An average of 33,000 to 34,000 people take the mine tour annually, a number that has remained steady over the years, Essig said. But there could be an increase on the horizon.
The park added 3,000 acres along Lake Vermilion's shoreline to the park seven years ago, and the first phase of the expanded park's new campground is nearly ready. Thirty-three campsites and three group camps are expected to open later this year, Essig said, adding that camper cabins are scheduled to open at the park in 2019.
A new campground coupled with the tour experience provided by the staff may provide a boost to attendance on the mine tours.
"I don't think we've ever broke 35,000 (visitors). I would like that to be this year. I really would," Essig said.
Never the same tour experience
The mine's parking lot was full on July 13, with some of the cars pulling campers and speed boats. A family arrived in a car carrying two canoes and headed into the mine while another family ate lunch pulled out of a cooler in their car's trunk. Although not all the tours were sold out that day, Essig pointed out that they were completely sold out the day before.
Visitors could spend all day on tours with a different interpreter each time and never have a repeat tour experience - and that's the way Essig wants it. Instead of a canned tour, each interpreter speaks from their own knowledge and experiences on the tour and tailors it to the group, Essig explained. The interview process to become an interpreter includes doing a five-minute program related to mining, geology or the Soudan mine, which gives Essig a good idea of how willing the applicant is to add their own theme to the tour. Once hired, the interpreters then begin to share their knowledge with each other, he said.
Juip provided tidbits about geology and other Midwest mines as he led a tour through the mine on July 13, with the help of Alyssa Hujanen, a local resident whose family worked at the mine.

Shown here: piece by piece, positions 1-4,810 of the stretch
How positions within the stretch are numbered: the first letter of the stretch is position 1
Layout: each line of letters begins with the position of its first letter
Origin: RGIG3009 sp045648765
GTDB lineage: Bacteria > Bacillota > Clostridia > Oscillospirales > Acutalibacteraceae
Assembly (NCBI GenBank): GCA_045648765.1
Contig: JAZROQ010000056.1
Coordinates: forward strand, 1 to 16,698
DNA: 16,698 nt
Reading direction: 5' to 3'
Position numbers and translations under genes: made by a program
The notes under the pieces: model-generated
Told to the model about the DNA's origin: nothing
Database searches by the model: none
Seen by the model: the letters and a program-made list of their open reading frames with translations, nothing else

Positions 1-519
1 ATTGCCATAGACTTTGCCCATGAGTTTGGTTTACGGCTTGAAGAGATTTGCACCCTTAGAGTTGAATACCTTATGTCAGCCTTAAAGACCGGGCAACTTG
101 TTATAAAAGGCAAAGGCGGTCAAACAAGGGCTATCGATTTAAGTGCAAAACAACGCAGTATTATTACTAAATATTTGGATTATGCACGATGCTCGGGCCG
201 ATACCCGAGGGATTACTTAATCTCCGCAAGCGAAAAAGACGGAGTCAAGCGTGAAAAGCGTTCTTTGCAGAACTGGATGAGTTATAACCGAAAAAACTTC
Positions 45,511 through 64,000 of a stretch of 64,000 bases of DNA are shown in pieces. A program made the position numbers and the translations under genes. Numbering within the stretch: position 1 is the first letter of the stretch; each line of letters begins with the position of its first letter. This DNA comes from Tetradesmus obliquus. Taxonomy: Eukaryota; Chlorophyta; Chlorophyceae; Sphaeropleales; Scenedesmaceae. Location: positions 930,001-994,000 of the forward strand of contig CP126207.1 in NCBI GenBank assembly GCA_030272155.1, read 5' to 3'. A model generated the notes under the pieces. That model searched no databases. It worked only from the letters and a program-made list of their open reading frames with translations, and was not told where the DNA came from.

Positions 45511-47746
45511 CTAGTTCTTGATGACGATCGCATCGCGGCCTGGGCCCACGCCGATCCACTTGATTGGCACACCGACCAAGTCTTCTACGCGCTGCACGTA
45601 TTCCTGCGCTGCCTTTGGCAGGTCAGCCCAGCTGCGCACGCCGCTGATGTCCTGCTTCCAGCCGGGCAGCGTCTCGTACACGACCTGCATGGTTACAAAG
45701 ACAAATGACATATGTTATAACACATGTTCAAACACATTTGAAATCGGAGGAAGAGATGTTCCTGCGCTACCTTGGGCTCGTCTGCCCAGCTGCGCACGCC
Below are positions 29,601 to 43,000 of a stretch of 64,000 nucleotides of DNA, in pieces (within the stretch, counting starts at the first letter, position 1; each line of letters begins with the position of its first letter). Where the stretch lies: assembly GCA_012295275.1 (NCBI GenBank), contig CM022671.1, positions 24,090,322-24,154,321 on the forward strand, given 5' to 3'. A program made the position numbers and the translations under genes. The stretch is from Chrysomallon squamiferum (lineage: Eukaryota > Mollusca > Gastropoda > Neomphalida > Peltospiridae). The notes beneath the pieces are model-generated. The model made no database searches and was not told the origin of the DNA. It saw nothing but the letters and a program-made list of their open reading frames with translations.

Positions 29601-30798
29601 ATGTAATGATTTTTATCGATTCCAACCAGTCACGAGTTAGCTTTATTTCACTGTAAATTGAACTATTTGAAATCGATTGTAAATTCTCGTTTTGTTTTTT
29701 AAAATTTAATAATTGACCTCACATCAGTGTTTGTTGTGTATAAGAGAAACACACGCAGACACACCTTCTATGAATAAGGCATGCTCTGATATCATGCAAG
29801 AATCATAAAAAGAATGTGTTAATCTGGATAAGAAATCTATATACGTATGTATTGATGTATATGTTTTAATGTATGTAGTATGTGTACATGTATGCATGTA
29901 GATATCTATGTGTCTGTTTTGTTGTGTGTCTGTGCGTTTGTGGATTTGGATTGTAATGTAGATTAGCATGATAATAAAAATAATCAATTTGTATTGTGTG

Juip spends his summers as a Soudan mine interpreter, living in one of the old mining houses nearby, and then he spends the school year at Michigan Technological University. After receiving his bachelor's degree in geology, he's now working toward a master's degree and then a doctorate in industrial archaeology, a subject he said he "fell in love with" when he started working at the Soudan mine five years ago. Many of the old Soudan mine shafts and infrastructure still exist on the property, and he said his dream job is to work with kids on discovering that infrastructure. The Soudan mine is where he first became interested in geology as a child, and now as an interpreter he said he gets to share his passion with children on the tours.
"I came on a tour when I was 6, and one of the old miners gave me a tour. He got me so pumped about geology, I went off and got my degree at Michigan Tech," he said. "That's why I like giving the tours. It gives them just a little bit of a taste of what this place really used to be like, and hopefully in the future it'll inspire more geologists and more kids to do what I did."
Hujanen is among the Soudan park staff whose family history is intertwined with the mine's history. Her great-grandfather Reino Hujanen worked at the Soudan mine before it closed, and his name is inscribed with other miners' names in the mine's underground lunchroom.
"It makes me feel more connected with my history, like my family members used to work here, and now I work here. It's just keeping it in the family almost. That's what got me interested in working here," she said.